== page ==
This Tuesday voters in 13 US states will go to the polls in the most important day of the 2016 election primary season – Super Tuesday. LSE US Centre Director Peter Trubowitz gives an overview of what we should be looking for tomorrow. For the Republican Party, if Donald Trump sweeps more conservative states such as Alabama and Tennessee, it will be an indication that his support is strong and enduring; and on the Democratic side, Bernie Sanders will need to make a strong showing or he may face calls to leave the race.
Super Tuesday is the biggest day of the primary season with 13 states participating from Massachusetts in the East to Alaska in the West, Minnesota in the North and Texas in the South. Slightly more than 36 percent of the Democratic delegates needed to win the nomination (2,382) will be selected tomorrow; roughly 25 percent of the Republican delegates needed to win will similarly be selected (1,237).
What should we be looking for tomorrow?
On the Republican side, I will be looking to see how strong Trump’s support is across the geographic and demographic divides that separate more moderate white collar states like Vermont, Massachusetts and Virginia from more conservative evangelical blue collar states like Alabama, Arkansas and Tennessee. Trump is leading in the polls for every state voting tomorrow, with the possible exception of Texas — Senator Ted Cruz’s home state. If Trump sweeps these very different parts of the country, it will be an indication of just how strong his support really is.
On the Democratic side I will be looking to see whether Vermont Senator Bernie Sanders is able to bounce back from the drubbing he took in the South Carolina primary over the weekend. He needs to have strong showings in a few states to be able to take his campaign forward. In addition to his home state of Vermont (where he leads by 70 percent), the states that look most promising for him are Massachusetts, Oklahoma, Minnesota, and Colorado. Hillary Clinton should take the Deep South handily, so Sanders has to place in these other states; otherwise there will be calls from high ranking Democrats for him to withdraw.
I will also be looking to see how well Hillary Clinton does among young voters — a glaring weakness thus far in the campaign.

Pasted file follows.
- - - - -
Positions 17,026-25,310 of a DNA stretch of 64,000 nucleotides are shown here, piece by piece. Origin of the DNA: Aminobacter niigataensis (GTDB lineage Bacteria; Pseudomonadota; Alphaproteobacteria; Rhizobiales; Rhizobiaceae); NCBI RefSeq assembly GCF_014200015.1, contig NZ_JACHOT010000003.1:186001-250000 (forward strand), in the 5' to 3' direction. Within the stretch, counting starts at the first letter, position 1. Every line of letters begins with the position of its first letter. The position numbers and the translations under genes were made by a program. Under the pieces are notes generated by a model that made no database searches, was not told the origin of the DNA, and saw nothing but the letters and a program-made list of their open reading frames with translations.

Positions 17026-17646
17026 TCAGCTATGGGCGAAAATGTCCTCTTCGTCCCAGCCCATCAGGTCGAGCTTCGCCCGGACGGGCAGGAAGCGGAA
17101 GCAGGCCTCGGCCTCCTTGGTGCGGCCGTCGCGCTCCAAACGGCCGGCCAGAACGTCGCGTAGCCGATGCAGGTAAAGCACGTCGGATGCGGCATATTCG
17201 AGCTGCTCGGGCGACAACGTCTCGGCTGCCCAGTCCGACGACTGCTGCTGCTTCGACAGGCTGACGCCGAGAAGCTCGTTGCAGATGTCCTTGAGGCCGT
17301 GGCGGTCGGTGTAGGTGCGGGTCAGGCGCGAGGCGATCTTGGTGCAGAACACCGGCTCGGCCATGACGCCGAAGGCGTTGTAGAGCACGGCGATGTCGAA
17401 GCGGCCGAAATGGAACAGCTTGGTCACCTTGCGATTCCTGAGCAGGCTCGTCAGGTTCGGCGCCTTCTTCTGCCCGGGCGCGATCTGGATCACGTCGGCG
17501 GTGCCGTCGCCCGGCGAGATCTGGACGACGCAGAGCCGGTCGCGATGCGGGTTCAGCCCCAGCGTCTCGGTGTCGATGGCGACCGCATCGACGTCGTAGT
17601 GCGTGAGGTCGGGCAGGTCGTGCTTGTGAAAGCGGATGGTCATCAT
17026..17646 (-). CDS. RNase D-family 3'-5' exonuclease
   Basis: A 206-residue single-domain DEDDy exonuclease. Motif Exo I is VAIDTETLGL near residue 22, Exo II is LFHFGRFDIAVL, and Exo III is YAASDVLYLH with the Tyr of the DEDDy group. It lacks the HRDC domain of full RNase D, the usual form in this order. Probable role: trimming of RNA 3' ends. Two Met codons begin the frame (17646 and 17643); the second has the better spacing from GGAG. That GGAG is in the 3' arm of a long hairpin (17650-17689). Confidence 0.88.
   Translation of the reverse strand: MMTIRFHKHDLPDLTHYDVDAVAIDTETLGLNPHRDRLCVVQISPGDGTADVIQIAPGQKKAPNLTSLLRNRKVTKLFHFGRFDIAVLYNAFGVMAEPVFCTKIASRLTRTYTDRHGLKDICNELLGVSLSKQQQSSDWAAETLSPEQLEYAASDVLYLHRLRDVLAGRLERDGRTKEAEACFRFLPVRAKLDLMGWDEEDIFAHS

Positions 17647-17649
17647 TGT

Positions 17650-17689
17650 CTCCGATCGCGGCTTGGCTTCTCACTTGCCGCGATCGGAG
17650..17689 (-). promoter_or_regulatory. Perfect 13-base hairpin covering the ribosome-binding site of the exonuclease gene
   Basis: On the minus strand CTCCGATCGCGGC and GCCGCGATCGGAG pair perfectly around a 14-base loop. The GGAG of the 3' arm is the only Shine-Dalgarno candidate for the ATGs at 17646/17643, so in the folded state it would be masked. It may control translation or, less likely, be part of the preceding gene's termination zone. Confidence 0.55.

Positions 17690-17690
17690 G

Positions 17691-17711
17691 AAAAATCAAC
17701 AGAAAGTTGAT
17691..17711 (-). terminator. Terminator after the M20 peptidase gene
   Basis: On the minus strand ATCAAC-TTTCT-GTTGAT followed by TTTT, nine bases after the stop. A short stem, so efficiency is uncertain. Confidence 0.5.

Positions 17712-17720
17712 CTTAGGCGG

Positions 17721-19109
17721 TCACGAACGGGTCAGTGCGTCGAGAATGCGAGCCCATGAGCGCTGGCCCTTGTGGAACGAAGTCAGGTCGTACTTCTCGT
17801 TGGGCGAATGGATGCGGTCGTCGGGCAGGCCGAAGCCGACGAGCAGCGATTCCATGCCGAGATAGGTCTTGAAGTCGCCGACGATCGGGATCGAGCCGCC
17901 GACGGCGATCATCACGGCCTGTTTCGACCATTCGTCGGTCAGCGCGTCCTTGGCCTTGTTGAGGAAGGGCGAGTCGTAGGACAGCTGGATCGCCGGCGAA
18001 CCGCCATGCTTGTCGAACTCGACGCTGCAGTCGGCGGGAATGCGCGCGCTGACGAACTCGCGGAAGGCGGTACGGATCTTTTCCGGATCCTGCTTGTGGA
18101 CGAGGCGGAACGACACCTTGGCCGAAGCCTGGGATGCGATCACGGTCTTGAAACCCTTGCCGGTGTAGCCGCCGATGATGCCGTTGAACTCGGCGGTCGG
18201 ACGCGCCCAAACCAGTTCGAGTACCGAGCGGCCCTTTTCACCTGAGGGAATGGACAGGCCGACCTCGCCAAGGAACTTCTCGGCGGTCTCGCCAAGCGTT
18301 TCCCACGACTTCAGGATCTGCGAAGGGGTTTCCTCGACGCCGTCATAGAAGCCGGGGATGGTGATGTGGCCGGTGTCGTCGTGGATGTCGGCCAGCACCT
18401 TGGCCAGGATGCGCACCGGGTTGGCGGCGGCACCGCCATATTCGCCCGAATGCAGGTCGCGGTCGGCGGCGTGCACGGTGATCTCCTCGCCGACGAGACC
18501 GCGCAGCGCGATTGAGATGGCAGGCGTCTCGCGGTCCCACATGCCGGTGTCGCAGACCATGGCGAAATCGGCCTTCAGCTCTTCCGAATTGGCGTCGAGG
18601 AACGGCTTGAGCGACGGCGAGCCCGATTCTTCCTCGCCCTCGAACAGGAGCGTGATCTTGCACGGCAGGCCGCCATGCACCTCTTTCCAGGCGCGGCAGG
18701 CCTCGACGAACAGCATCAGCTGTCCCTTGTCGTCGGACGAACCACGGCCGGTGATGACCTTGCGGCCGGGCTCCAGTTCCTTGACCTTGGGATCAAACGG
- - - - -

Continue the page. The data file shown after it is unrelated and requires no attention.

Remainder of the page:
Another thing to keep an eye out for on the GOP side is whether Rubio, the darling of the Republican Establishment, is able to capitalise on his debate performance in Houston last Thursday to slow Trump’s advance. A spate of polls over the weekend suggests not. We shall see.
Also, worth keeping an eye on is John Kasich — the Republican Governor from Ohio. He’s the sleeper in my judgment. He doesn’t need to win tomorrow, but a strong showing in Massachusetts or Virginia will give him momentum as the race turns to the more moderate Midwestern states over the next couple of weeks where his brand of Republicanism should resonate more with voters.
Lastly, there is a poll out today, showing that 84 percent of Republican voters think Trump can win the general election and significantly, 63 percent of all voters – but the poll was taken before his failure to disavow the support of former Ku Klux Klan grand wizard David Duke. Reaction from both sides of the political aisle has been strong; the issue could continue to dog Trump even after the votes are counted tomorrow.
This article is based on comments on Super Tuesday from Peter Trubowitz in an interview with CNN. Watch the interview.
The LSE US Centre will be hosting the public discussion ‘The Evening After the Night Before: analysing Super Tuesday’ on the evening of Wednesday March 3rd. More details.
Note: This article gives the views of the author, and not the position of USAPP – American Politics and Policy, nor the London School of Economics.
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Peter Trubowitz – LSE US Centre
Peter Trubowitz is Professor of International Relations, and Director of the LSE’s US Centre. His main research interests are in the fields of international security and comparative foreign policy, with special focus on American grand strategy and foreign policy. He also writes and comments frequently on U.S. party politics and elections and how they shape and are shaped by America’s changing place in the world.